Historical:Colchester Coal Member

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Handbook of Illinois Stratigraphy
Series Bulletin 95
Author H. B. Willman, Elwood Atherton, T. C. Buschbach, Charles Collinson, John C. Frye, M. E. Hopkins, Jerry A. Lineback, Jack A. Simon
Date 1975
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Lithostratigraphy: Kewanee Group >>Carbondale Formation >>Colchester Coal Member
Chronostratigraphy: Paleozoic Erathem >>Pennsylvanian Subsystem >>Desmoinesian Series
Allostratigraphy: Absaroka Sequence

Authors

M. E. Hopkins and J. A. Simon

Name Origin

The Colchester (No. 2) Coal Member of the Carbondale Formation, the lowest member, was designated No. 2 by Worthen (1866, p. 59) for the coal in a mine shaft at Highland, Madison County. Worthen also used the name Colchester for the same coal at Colchester, McDonough County (1868, p. 11), and also (1870, p. 96-97) for an exposure 1.5 miles west of Vermont, Fulton County.

Type Section

Wanless (1956, p. 10) designated exposures near Colchester as the type section (12, 13, 5N-4W).

Other Names

The coal has also been called the La Salle (No. 2) Coal or the "Third Vein" coal in northern Illinois.

Correlation

It is correlated with the Croweburg coal of Missouri and Kansas, the Schultztown of western Kentucky, the Broken Arrow or Croweburg of Oklahoma, the Whitebreast of Iowa, the Colchester Coal Member (IIIa) of Indiana, and tentatively with the Lower Kittanning Coal of the Appalachian field (Wanless, 1957).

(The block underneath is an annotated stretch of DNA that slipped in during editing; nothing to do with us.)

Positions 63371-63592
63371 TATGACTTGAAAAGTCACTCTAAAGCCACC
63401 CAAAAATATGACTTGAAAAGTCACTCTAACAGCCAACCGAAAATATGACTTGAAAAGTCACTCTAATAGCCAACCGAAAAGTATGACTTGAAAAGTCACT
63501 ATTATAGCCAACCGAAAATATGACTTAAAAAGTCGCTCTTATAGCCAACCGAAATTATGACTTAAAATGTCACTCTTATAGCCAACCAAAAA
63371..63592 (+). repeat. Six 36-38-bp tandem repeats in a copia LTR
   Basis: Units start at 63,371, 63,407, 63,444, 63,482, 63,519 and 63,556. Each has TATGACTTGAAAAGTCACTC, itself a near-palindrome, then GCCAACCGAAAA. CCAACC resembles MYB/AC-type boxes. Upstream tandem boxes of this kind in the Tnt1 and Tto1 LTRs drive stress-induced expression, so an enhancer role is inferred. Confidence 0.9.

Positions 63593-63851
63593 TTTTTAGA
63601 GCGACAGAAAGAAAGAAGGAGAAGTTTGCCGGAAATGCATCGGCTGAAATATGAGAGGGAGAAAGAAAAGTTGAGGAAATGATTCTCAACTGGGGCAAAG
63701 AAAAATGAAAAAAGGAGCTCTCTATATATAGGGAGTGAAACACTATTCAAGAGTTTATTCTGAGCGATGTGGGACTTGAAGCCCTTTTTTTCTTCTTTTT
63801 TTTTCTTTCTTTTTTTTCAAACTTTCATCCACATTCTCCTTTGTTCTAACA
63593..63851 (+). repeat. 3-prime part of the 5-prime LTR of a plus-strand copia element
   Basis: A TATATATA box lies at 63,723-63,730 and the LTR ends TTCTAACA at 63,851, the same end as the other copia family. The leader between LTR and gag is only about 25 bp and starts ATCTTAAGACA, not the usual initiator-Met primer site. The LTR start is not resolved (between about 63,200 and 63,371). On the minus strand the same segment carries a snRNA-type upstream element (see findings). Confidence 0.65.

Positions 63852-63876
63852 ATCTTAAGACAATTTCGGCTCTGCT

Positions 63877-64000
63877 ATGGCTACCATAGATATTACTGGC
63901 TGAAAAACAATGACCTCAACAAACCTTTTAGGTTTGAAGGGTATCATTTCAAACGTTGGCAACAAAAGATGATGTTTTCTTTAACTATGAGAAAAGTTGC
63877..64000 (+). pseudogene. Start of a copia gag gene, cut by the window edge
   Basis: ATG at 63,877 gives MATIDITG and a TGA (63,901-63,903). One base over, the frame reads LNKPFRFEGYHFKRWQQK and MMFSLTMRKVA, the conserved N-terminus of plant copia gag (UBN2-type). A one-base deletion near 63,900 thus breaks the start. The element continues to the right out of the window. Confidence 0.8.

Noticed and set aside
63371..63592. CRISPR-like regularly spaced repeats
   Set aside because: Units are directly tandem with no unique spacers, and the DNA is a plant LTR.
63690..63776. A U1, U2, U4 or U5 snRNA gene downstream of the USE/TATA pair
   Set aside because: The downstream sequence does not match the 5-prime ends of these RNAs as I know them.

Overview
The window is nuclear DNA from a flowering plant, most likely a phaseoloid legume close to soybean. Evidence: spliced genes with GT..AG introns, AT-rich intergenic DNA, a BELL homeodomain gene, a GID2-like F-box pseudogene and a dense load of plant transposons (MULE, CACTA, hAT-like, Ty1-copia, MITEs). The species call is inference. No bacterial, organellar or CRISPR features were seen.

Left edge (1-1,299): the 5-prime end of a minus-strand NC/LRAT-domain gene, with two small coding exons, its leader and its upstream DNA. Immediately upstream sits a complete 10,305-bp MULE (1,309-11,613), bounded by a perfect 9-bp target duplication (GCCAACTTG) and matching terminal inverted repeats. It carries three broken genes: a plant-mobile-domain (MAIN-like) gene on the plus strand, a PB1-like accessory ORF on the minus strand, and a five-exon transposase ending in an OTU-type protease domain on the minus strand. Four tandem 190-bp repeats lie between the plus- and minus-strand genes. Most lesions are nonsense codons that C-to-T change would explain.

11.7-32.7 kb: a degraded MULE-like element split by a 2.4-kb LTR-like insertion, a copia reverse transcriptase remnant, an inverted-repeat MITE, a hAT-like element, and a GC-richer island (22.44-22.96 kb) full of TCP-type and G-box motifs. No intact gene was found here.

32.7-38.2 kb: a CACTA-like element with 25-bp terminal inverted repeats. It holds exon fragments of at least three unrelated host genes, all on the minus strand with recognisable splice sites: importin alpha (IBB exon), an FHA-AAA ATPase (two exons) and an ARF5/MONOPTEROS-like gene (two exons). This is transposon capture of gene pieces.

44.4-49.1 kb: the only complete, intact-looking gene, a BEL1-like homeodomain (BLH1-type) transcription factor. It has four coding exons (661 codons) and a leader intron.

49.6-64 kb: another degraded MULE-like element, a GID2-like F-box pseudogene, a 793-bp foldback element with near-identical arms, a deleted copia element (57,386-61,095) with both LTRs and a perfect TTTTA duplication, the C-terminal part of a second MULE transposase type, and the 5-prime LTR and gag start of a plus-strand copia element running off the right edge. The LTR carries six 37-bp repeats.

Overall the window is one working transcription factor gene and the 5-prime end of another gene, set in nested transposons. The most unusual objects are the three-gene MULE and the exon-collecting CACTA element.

Extent and Thickness

It is very extensive in Illinois and is thought to be one of the most widespread coals in the United States. It is generally thin, varying from a fraction of an inch to 18 inches in southern, central, and eastern Illinois, and is rather uniformly 2-3.5 feet thick throughout much of northern and western Illinois, where it has been extensively mined.

Stratigraphic Position

It is overlain directly by either the black Mecca Quarry Shale Member, or, in parts of western and most of northern Illinois, by the gray Francis Creek Shale Member. It is underlain by a well developed underclay.

Description

The Colchester Coal is a normal, bright-banded coal (fig. P-3C).

References

WANLESS, H. R., 1956, Classification of the Pennsylvanian rocks of Illinois as of 1956: Illinois State Geological Survey Circular 217, 14 p.
WANLESS, H. R., 1957, Geology and mineral resources of the Beardstown, Glasford, Havana, and Vermont Quadrangles: Illinois State Geological Survey Bulletin 82, 233 p.
WORTHEN, A. H., 1866, Geology: Geological Survey of Illinois, v. 1, 504 p.
WORTHEN, A. H., 1868, Geology and paleontology: Geological Survey of Illinois, v. 3, 574 p.
WORTHEN, A. H., 1870, Geology and paleontology: Geological Survey of Illinois, v. 4, 508 p.

ISGS Codes

Stratigraphic Code Geo Unit Designation
3020
Pc-c